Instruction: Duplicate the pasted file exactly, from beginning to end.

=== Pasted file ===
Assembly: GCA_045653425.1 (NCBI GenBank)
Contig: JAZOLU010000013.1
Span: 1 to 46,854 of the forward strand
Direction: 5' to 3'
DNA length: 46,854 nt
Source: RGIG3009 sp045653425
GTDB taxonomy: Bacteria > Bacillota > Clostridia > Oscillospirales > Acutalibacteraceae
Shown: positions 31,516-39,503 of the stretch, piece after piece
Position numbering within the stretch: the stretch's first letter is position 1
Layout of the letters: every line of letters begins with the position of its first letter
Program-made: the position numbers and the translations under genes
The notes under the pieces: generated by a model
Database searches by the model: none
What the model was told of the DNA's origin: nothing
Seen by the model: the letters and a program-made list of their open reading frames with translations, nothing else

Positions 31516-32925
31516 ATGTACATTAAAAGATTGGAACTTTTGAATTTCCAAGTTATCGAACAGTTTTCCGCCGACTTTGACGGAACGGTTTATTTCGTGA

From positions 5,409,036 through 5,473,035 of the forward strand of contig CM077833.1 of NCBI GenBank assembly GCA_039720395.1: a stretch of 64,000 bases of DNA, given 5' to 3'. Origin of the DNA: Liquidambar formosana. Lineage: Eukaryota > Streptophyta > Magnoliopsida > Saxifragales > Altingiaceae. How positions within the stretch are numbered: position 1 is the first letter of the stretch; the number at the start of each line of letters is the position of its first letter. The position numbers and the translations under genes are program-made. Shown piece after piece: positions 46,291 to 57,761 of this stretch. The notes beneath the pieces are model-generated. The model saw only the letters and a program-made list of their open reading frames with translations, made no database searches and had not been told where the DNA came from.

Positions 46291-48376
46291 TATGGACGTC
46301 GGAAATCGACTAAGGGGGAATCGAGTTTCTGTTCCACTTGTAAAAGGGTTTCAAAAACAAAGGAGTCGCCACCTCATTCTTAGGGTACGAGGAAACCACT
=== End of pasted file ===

Assembly: GCA_045653425.1 (NCBI GenBank)
Contig: JAZOLU010000013.1
Span: 1 to 46,854 of the forward strand
Direction: 5' to 3'
DNA length: 46,854 nt
Source: RGIG3009 sp045653425
GTDB taxonomy: Bacteria > Bacillota > Clostridia > Oscillospirales > Acutalibacteraceae
Shown: positions 31,516-39,503 of the stretch, piece after piece
Position numbering within the stretch: the stretch's first letter is position 1
Layout of the letters: every line of letters begins with the position of its first letter
Program-made: the position numbers and the translations under genes
The notes under the pieces: generated by a model
Database searches by the model: none
What the model was told of the DNA's origin: nothing
Seen by the model: the letters and a program-made list of their open reading frames with translations, nothing else

Positions 31516-32925
31516 ATGTACATTAAAAGATTGGAACTTTTGAATTTCCAAGTTATCGAACAGTTTTCCGCCGACTTTGACGGAACGGTTTATTTCGTGA

From positions 5,409,036 through 5,473,035 of the forward strand of contig CM077833.1 of NCBI GenBank assembly GCA_039720395.1: a stretch of 64,000 bases of DNA, given 5' to 3'. Origin of the DNA: Liquidambar formosana. Lineage: Eukaryota > Streptophyta > Magnoliopsida > Saxifragales > Altingiaceae. How positions within the stretch are numbered: position 1 is the first letter of the stretch; the number at the start of each line of letters is the position of its first letter. The position numbers and the translations under genes are program-made. Shown piece after piece: positions 46,291 to 57,761 of this stretch. The notes beneath the pieces are model-generated. The model saw only the letters and a program-made list of their open reading frames with translations, made no database searches and had not been told where the DNA came from.

Positions 46291-48376
46291 TATGGACGTC
46301 GGAAATCGACTAAGGGGGAATCGAGTTTCTGTTCCACTTGTAAAAGGGTTTCAAAAACAAAGGAGTCGCCACCTCATTCTTAGGGTACGAGGAAACCACT